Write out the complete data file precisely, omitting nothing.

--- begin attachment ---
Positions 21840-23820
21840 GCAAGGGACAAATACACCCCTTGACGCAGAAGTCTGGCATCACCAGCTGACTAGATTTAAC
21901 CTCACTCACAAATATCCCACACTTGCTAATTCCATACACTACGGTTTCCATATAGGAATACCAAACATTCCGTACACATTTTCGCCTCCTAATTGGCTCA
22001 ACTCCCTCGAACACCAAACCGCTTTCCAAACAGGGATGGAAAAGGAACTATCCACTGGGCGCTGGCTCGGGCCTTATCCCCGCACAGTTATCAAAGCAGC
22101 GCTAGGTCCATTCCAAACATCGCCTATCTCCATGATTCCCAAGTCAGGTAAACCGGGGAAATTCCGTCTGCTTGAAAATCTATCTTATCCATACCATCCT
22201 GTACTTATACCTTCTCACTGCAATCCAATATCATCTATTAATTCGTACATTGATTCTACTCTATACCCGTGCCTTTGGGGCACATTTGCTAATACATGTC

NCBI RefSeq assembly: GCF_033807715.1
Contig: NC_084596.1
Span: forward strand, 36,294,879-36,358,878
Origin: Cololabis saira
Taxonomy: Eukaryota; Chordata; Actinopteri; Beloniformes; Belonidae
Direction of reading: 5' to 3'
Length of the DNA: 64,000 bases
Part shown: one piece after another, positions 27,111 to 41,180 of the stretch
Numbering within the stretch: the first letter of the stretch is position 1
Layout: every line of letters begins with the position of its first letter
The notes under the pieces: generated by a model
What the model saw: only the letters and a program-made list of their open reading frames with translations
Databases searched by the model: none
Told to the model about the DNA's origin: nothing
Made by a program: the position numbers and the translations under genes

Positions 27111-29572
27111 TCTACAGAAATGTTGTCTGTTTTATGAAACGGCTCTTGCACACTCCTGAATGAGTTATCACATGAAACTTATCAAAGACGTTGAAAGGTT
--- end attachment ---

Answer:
Positions 21840-23820
21840 GCAAGGGACAAATACACCCCTTGACGCAGAAGTCTGGCATCACCAGCTGACTAGATTTAAC
21901 CTCACTCACAAATATCCCACACTTGCTAATTCCATACACTACGGTTTCCATATAGGAATACCAAACATTCCGTACACATTTTCGCCTCCTAATTGGCTCA
22001 ACTCCCTCGAACACCAAACCGCTTTCCAAACAGGGATGGAAAAGGAACTATCCACTGGGCGCTGGCTCGGGCCTTATCCCCGCACAGTTATCAAAGCAGC
22101 GCTAGGTCCATTCCAAACATCGCCTATCTCCATGATTCCCAAGTCAGGTAAACCGGGGAAATTCCGTCTGCTTGAAAATCTATCTTATCCATACCATCCT
22201 GTACTTATACCTTCTCACTGCAATCCAATATCATCTATTAATTCGTACATTGATTCTACTCTATACCCGTGCCTTTGGGGCACATTTGCTAATACATGTC

NCBI RefSeq assembly: GCF_033807715.1
Contig: NC_084596.1
Span: forward strand, 36,294,879-36,358,878
Origin: Cololabis saira
Taxonomy: Eukaryota; Chordata; Actinopteri; Beloniformes; Belonidae
Direction of reading: 5' to 3'
Length of the DNA: 64,000 bases
Part shown: one piece after another, positions 27,111 to 41,180 of the stretch
Numbering within the stretch: the first letter of the stretch is position 1
Layout: every line of letters begins with the position of its first letter
The notes under the pieces: generated by a model
What the model saw: only the letters and a program-made list of their open reading frames with translations
Databases searched by the model: none
Told to the model about the DNA's origin: nothing
Made by a program: the position numbers and the translations under genes

Positions 27111-29572
27111 TCTACAGAAATGTTGTCTGTTTTATGAAACGGCTCTTGCACACTCCTGAATGAGTTATCACATGAAACTTATCAAAGACGTTGAAAGGTT